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Clinton 'expected to make full recovery' from blood clot near brain

Doctors are treating Hillary Clinton’s clot, which is beside her ear and just inside her skull, with blood thinners.

Hillary Clinton's blood clot was found during a routine examination following her concussion, which came when she fell ill after returning to the US from Ireland.
Hillary Clinton's blood clot was found during a routine examination following her concussion, which came when she fell ill after returning to the US from Ireland.
Image: Virginia Mayo/AP

DOCTORS TREATING the US Secretary of State Hillary Clinton for a blood clot in her head said blood thinners are being used to dissolve the clot, and that they are confident she will make a full recovery.

In a statement yesterday evening doctors confirmed Clinton, 65, had not suffered a stroke or any neurological damage from the clot that formed after she suffered a concussion when she fainted at her home last month.

Clinton was admitted to New York-Presbyterian Hospital on Sunday when the clot turned up on a follow-up exam following her concussion, Clinton spokesman Phillipe Reines said.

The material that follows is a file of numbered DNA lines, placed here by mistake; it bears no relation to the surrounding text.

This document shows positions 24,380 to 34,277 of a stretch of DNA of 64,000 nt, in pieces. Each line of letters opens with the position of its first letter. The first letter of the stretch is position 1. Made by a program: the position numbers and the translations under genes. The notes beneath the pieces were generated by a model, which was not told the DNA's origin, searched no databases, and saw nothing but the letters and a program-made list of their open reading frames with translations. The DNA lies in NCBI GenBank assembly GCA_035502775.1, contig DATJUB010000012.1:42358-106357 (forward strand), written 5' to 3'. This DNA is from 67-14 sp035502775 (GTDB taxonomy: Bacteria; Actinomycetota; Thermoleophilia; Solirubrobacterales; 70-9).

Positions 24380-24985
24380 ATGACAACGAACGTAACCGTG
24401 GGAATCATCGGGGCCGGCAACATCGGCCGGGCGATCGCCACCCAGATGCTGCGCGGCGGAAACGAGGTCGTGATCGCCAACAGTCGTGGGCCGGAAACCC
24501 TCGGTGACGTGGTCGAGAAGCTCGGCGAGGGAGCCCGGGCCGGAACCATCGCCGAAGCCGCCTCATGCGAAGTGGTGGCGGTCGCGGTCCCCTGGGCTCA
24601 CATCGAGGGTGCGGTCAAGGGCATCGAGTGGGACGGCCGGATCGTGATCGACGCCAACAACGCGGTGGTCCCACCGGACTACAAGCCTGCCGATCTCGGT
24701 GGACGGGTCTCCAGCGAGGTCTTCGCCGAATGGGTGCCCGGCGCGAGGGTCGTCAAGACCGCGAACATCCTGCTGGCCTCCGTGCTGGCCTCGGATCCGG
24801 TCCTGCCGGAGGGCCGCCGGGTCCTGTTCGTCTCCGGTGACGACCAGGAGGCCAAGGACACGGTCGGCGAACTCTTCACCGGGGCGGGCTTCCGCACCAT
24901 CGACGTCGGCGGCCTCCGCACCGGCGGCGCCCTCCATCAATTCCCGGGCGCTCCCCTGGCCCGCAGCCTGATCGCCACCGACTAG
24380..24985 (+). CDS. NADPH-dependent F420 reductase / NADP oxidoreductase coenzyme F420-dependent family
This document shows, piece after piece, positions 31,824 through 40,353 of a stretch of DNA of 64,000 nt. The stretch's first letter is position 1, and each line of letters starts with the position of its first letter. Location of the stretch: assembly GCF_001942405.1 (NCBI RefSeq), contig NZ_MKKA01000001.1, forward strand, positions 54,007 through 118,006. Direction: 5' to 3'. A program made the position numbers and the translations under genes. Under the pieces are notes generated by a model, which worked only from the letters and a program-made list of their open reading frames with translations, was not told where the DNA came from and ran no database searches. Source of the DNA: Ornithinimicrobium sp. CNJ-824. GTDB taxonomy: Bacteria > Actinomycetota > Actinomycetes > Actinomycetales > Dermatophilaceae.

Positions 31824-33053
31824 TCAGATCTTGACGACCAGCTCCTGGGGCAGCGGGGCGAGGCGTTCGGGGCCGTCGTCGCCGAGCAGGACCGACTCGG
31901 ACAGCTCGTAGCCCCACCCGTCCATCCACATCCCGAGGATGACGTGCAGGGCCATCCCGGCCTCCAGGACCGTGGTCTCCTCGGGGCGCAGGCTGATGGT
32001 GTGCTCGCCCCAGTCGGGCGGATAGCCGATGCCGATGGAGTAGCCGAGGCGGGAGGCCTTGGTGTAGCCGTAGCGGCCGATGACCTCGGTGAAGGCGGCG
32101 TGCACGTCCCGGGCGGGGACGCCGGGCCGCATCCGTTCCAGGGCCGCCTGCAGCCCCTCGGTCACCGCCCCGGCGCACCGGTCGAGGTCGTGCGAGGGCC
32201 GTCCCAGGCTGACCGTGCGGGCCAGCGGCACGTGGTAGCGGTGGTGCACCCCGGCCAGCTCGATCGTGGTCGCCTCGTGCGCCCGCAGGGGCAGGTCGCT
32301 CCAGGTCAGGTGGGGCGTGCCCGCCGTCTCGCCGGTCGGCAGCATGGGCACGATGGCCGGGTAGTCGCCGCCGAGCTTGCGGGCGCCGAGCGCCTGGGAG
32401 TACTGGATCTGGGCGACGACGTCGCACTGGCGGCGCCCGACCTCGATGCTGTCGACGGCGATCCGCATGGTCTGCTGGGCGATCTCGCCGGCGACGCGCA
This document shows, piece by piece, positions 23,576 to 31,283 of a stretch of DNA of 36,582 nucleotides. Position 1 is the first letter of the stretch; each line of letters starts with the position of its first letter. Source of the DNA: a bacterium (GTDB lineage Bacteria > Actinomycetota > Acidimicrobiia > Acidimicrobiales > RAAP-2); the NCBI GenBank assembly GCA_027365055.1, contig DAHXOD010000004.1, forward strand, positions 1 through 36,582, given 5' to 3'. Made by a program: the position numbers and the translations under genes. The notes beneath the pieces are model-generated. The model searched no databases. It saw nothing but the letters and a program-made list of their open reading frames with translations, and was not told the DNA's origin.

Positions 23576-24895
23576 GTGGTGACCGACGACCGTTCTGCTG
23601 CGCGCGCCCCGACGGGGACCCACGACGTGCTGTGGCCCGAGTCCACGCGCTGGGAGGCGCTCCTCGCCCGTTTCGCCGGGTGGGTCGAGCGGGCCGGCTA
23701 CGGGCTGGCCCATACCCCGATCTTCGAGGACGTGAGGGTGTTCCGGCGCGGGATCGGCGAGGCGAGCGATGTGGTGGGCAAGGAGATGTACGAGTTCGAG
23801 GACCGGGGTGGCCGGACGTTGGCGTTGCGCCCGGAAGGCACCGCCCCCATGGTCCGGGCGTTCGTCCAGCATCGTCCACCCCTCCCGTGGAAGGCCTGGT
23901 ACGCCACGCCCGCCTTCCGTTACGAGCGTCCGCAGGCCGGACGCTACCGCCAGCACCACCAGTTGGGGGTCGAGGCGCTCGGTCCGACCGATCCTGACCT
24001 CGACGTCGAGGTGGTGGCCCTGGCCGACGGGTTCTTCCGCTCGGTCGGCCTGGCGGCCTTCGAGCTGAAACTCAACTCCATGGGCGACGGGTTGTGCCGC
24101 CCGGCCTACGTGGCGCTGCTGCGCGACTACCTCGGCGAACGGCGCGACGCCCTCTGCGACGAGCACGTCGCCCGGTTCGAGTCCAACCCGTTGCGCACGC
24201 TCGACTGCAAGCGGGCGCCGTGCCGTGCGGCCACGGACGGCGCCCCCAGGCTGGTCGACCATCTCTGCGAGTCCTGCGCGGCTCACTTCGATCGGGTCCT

The clot is located in the vein in the space between the brain and the skull behind the right ear. She will be released once the medication dose for the blood thinners has been established, the doctors said.

In their statement, Dr Lisa Bardack of the Mount Kisco Medical Group and Dr Gigi El-Bayoumi of George Washington University said Clinton was making excellent progress and was in good spirits.

Clinton’s complication “certainly isn’t the most common thing to happen after a concussion” and is one of the few types of blood clots in the skull or head that are treated with blood thinners, said Dr Larry Goldstein, a neurologist from Duke University who is not involved in Clinton’s care.

The area where Clinton’s clot developed is “a drainage channel, the equivalent of a big vein inside the skull. It’s how the blood gets back to the heart,” Goldstein said.

Blood thinners usually are enough to treat the clot and it should have no long-term consequences if her doctors are saying she has suffered no neurological damage from it, Goldstein said.

Clinton had just returned to the US from a tour of Europe – including a stop in Ireland for an OSCE conference – when she fell ill with a stomach virus in early December that left her severely dehydrated and forced her to cancel a trip to North Africa and the Middle East.

Until then, she had canceled only two scheduled overseas trips, one to Europe after breaking her elbow in June 2009 and one to Asia after the February 2010 earthquake in Haiti.

Her condition worsened when she fainted, fell and suffered a concussion while at home alone in mid-December as she recovered from the virus.

This isn’t the first time Clinton has suffered a blood clot: in 1998, midway through her husband Bill’s second term as US President, Clinton was in New York fundraising for the midterm elections when a swollen right foot led her doctor to diagnose a clot in her knee requiring immediate treatment.

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